Trade union leaders have warned MPs that plans to turn the Post Office into a plc, to be unveiled in a White Paper today, threaten to "plunge us back to the bad old days of industrial strife". But Stephen Byers, the Trade and Industry Secretary, will announce safeguards to make it difficult for the Government to sell off the Post Office after giving it more commercial freedom in the public sector. His White Paper will include a firm "guarantee" that further legislation would be needed before any sale of Post Office shares. The aim is to allay union fears that the Treasury will order a step-by-step privatisation of the new company to raise revenue.
"We will not be selling the Post Office," a government insider said last night. "Any sale of shares would require a further Act of Parliament." The White Paper will confirm that the Post Office monopoly on letters costing under pounds 1 will be cut to 50p, allowing rival firms to enter the market. The company will hand over much less of its profits to the Treasury and will be allowed to invest up to pounds 75m a year, but further spending will need government permission. The legislation to implement the White Paper will also enshrine in law for the first time the guarantee of a universal delivery service to all homes in Britain from Monday to Saturday.
But the unions may still have doubts about the Government's proposals. In a letter to MPs, Derek Hodgson, general secretary of the Communication Workers Union, warned that cutting the monopoly could cost the Post Office pounds 100m a year and endanger the universal service. "This is not the way we expected a Labour government to keep its promises to create a world- class Post Office," Mr Hodgson said. "We believe very strongly that a Labour government, if it is to be taken seriously and respected, must not give promises in opposition only to break them when coming into power." He warned that the White Paper would bring "uncertainty and difficulties for the Post Office and its long-suffering staff which could have adverse effects on industrial relationships."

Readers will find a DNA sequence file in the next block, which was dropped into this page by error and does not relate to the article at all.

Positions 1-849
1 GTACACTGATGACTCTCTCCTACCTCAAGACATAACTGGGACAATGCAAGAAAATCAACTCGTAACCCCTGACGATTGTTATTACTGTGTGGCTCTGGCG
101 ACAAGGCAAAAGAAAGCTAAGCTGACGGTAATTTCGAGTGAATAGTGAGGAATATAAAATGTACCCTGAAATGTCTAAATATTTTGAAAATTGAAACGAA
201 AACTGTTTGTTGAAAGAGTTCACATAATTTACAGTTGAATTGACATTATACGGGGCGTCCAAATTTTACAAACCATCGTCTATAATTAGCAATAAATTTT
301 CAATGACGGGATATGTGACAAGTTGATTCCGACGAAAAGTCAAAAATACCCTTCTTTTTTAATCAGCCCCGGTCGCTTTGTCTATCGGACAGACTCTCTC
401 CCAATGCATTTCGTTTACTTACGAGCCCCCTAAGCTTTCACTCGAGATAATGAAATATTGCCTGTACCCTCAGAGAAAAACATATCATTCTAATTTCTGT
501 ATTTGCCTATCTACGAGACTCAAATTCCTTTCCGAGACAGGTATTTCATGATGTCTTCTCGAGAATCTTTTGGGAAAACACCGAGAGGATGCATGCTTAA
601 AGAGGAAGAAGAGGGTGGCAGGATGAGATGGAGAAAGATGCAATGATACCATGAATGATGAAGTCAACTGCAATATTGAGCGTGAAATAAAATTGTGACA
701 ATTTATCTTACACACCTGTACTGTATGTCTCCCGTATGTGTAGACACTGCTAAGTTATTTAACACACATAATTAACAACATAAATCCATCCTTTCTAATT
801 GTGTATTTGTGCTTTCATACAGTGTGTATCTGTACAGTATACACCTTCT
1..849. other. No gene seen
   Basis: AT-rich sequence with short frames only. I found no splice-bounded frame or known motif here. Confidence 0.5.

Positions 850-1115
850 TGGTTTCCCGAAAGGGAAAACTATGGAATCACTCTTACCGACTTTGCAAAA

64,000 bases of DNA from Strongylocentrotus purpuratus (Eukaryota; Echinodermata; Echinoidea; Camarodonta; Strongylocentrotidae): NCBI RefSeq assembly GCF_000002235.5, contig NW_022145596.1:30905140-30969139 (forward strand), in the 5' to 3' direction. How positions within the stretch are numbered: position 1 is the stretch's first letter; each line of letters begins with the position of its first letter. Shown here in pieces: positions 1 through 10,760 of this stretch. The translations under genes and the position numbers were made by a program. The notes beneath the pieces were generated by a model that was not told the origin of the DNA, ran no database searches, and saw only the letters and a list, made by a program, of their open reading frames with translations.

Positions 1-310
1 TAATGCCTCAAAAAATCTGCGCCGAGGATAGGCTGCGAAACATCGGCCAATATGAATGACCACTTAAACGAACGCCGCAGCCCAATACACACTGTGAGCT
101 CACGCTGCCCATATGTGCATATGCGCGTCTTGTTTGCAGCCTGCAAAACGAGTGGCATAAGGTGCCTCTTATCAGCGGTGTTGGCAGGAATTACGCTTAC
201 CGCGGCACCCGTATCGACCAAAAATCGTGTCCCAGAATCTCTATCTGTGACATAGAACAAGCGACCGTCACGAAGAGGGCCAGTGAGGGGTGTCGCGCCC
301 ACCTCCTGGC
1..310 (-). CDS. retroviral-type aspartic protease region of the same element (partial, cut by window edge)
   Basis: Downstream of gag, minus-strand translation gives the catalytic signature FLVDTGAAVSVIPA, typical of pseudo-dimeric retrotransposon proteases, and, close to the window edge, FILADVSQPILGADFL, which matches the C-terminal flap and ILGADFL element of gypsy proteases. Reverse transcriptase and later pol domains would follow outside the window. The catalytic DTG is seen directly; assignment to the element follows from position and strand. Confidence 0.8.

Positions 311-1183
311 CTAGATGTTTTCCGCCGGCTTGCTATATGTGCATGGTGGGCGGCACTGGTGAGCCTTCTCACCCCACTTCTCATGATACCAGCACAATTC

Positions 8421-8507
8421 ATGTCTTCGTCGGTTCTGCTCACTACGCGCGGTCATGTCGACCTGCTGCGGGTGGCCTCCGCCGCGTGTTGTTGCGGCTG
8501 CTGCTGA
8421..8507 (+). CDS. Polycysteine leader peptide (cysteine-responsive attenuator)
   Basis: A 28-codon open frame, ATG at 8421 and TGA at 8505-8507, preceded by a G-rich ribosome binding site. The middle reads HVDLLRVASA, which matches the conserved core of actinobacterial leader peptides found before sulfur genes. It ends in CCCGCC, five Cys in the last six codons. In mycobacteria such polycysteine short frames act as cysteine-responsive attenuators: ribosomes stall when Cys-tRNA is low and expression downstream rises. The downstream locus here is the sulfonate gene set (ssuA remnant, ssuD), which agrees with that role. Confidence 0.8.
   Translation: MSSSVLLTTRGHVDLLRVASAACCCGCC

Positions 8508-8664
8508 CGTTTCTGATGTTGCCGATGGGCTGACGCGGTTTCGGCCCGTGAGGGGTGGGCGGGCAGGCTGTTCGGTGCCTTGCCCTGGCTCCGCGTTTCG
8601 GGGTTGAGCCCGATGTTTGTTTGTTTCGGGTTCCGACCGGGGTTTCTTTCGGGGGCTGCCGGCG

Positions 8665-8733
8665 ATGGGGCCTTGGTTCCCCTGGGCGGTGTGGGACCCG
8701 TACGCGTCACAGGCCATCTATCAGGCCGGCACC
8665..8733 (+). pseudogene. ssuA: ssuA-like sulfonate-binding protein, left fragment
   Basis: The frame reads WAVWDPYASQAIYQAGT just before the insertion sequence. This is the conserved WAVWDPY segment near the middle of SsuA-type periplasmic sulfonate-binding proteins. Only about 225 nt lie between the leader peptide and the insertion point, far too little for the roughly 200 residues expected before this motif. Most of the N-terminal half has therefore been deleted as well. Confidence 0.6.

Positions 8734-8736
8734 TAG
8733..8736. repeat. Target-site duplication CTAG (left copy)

Nick Hawkins, a Conservative frontbench spokesman, said the "extraordinary" letter showed that Labour's union paymasters were now flexing their muscles. "Despite Tony Blair's changes, the militancy remains just beneath the surface and we face further winters of discontent," he said.
The Government denied reports that its blueprint for the Post Office had changed since Peter Mandelson, the former Trade and Industry Secretary, unveiled them in December.Reuse content